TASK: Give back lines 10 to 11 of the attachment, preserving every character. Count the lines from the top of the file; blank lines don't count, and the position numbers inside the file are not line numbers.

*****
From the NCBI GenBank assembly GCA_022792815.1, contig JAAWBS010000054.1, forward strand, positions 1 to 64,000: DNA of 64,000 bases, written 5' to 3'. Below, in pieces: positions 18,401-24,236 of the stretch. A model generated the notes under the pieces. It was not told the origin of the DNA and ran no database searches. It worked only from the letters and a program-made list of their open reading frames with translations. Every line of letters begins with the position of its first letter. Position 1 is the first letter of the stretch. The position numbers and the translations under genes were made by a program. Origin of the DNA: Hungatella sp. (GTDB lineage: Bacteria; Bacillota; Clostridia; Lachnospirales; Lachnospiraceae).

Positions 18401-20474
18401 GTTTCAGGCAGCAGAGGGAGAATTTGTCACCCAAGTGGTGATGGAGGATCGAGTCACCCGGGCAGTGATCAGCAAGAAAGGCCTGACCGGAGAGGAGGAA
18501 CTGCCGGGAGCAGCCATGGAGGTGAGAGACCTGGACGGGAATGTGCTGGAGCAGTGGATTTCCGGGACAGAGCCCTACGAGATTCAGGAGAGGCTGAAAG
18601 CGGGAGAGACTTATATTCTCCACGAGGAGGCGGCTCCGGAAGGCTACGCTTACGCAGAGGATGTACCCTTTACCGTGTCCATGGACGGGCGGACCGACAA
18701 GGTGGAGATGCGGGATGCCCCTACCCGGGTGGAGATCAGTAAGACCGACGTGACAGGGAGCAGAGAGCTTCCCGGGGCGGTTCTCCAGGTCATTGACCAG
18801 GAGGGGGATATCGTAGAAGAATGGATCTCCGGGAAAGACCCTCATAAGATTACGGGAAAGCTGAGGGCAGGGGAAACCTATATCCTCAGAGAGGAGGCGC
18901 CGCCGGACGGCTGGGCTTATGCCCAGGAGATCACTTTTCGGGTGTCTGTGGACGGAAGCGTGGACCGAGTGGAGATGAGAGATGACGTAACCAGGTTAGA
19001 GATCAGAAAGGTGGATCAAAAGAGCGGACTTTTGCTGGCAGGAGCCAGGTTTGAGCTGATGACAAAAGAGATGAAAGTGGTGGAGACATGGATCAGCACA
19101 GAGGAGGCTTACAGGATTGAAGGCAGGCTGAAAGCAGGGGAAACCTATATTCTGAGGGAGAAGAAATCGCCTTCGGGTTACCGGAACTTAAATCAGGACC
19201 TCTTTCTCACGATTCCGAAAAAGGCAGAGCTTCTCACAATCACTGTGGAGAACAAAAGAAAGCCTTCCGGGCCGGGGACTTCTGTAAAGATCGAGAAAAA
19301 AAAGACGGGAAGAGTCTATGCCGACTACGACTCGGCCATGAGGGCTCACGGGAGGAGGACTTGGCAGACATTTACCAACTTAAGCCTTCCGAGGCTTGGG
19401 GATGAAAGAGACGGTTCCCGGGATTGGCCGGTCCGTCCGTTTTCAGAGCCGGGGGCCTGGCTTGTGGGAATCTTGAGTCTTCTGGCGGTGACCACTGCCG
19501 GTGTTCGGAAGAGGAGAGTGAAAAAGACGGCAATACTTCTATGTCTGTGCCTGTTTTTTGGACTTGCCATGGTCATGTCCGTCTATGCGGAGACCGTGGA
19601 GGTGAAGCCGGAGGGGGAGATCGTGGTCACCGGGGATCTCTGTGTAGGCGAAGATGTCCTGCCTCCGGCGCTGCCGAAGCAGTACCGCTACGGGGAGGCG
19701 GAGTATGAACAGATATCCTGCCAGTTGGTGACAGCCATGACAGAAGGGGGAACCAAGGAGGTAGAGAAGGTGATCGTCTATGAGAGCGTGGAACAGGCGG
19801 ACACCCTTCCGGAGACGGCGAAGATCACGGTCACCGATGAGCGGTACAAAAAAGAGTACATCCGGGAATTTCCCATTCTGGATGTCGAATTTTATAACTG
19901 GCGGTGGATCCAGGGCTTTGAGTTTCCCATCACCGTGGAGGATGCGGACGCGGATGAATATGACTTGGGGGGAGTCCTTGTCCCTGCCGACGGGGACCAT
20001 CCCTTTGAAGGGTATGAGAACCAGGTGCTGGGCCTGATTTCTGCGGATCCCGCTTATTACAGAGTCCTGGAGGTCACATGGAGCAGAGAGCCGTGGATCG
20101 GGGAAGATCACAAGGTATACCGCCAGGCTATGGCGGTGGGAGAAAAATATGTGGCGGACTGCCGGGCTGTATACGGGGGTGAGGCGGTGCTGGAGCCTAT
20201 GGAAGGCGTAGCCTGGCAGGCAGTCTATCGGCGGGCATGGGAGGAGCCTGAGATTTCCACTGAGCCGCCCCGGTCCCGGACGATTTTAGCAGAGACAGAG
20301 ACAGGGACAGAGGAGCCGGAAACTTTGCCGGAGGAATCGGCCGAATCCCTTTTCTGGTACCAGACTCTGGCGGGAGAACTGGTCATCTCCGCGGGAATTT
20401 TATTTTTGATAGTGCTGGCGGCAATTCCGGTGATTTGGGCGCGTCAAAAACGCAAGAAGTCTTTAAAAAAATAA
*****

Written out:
19101 GAGGAGGCTTACAGGATTGAAGGCAGGCTGAAAGCAGGGGAAACCTATATTCTGAGGGAGAAGAAATCGCCTTCGGGTTACCGGAACTTAAATCAGGACC
19201 TCTTTCTCACGATTCCGAAAAAGGCAGAGCTTCTCACAATCACTGTGGAGAACAAAAGAAAGCCTTCCGGGCCGGGGACTTCTGTAAAGATCGAGAAAAA